September 4, 2005 in Features

Couple turn their home into ferret sanctuary

Kristen A. Graham Knight Ridder
 

PHILADELPHIA – There are dog people. There are cat people.

And then there are Cheryl and Steve Reznick, a class unto themselves. The Gibbsboro, N.J., couple are ferret people – get-down-on-the-floor-and-let-the- weasel-looking-things-run-all- over-you people.

An entire floor of their home is given over to ferret cages, ferret toys, ferret photos, ferret signs, ferret treats, intricate charts of their 31 ferrets — even a wood shelf crammed with tiny containers of ferret ashes.

“Those are our ferrets that didn’t make it,” Steve said.

People seeking the furry creatures have come from four states to their home, which doubles as the South Jersey Ferret Rescue and Sanctuary. If the Reznicks deem them worthy – “Need to kiss your ferret daily! Important!” the paperwork reads – the applicants pay a fee of $60 or more, and the adoption is final. But the Reznicks get more ferrets than they send into the world. In a month, six ferrets might be adopted out and 10 taken in.

The Reznicks operate a no-kill shelter – licensed and annually inspected by the state – and will take any ferret from anywhere, regardless of medical need. Most owners who abandon ferrets do so because of veterinary problems, and Steve said he owes a $12,000 veterinary bill himself.

Offering his battle-scarred arm for Bear, a sable ferret, Steve, who operates a kitchen-cabinet business to keep up with the ferrets’ expenses, said all the work was worth it.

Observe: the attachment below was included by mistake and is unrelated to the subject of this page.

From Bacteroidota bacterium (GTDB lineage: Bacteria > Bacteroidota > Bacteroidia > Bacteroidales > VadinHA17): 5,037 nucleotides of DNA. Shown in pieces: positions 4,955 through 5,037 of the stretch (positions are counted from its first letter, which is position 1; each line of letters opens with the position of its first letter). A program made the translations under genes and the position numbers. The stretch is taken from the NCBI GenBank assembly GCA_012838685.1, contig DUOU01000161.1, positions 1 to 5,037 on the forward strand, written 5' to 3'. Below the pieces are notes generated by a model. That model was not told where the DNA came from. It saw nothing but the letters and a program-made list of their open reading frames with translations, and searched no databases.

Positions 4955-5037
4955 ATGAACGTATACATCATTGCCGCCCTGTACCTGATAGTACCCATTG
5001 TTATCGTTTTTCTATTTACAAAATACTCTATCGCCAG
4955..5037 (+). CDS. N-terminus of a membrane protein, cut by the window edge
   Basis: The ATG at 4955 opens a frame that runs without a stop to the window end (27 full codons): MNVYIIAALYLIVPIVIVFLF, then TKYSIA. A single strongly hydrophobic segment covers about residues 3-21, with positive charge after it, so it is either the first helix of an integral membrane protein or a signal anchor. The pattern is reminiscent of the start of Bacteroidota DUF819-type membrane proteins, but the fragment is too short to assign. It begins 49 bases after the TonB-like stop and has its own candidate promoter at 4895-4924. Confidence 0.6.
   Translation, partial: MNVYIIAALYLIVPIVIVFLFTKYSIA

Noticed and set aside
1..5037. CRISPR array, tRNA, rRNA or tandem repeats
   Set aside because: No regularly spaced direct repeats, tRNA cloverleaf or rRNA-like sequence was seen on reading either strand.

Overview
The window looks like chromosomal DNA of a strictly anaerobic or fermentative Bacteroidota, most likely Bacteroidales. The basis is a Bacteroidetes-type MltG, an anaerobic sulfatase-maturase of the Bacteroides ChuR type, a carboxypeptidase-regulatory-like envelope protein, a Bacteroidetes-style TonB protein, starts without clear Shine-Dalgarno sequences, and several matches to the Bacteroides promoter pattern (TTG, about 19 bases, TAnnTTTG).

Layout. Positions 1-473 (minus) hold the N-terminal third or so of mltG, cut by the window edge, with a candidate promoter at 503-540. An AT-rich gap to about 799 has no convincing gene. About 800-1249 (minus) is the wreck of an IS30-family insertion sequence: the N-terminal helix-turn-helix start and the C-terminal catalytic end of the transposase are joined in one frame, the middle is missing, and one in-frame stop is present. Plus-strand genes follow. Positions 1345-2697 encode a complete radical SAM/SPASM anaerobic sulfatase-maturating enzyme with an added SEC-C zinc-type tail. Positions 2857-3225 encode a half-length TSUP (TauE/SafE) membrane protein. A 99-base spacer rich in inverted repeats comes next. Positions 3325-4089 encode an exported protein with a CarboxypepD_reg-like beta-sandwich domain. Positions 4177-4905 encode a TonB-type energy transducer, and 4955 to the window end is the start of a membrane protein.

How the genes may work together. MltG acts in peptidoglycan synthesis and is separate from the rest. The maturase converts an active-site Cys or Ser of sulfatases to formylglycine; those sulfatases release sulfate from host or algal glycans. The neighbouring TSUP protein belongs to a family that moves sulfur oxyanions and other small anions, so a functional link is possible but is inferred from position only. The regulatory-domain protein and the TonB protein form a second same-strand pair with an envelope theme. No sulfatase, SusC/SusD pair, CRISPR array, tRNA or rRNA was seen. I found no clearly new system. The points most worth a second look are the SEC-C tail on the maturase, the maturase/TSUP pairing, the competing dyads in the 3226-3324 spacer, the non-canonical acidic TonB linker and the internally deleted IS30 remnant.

Ferrets are among the most popular pets in America, he said, “but they get very little support, and not every vet will treat a ferret.”

Cheryl, 60 and Steve, 62, became ferret fanatics after buying Pierre at a pet shop in the mid-1980s. The cuddly guy, whom they call “our first fur child,” was partial to watching toilets flush and once hid in the freezer on top of a package of ground beef for hours.

“Once we had Pierre, we found there wasn’t a lot of information about ferrets. A lot of ferrets were being turned in to shelters and euthanized,” Cheryl said.

A trip to buy a new cage turned into their first rescue, and things took off from there. Now cages with brightly colored baby toys dangling from them so the ferrets can play – each gets an hour out of the cage a day – fill what would be the Reznicks’ living room.

Some ferrets bite, but sanctuary employee Bonnie MacDonald, who works at the Reznicks’ six days a week, is a miracle worker at coaxing the nasty ones back to proper form.

The fur children have drilled into the back of sofas, dug into trash cans, marked up arms and noses, busted budgets, even wrecked social lives.

“Because of the scent of the ferrets and the way they look like rats, we pretty much lost all our friends,” Steve said unapologetically.

But, he said, there is a silver lining.

“We don’t need to buy living room furniture,” he said, giving albino ferret Elvis a delicate kiss on the lips.


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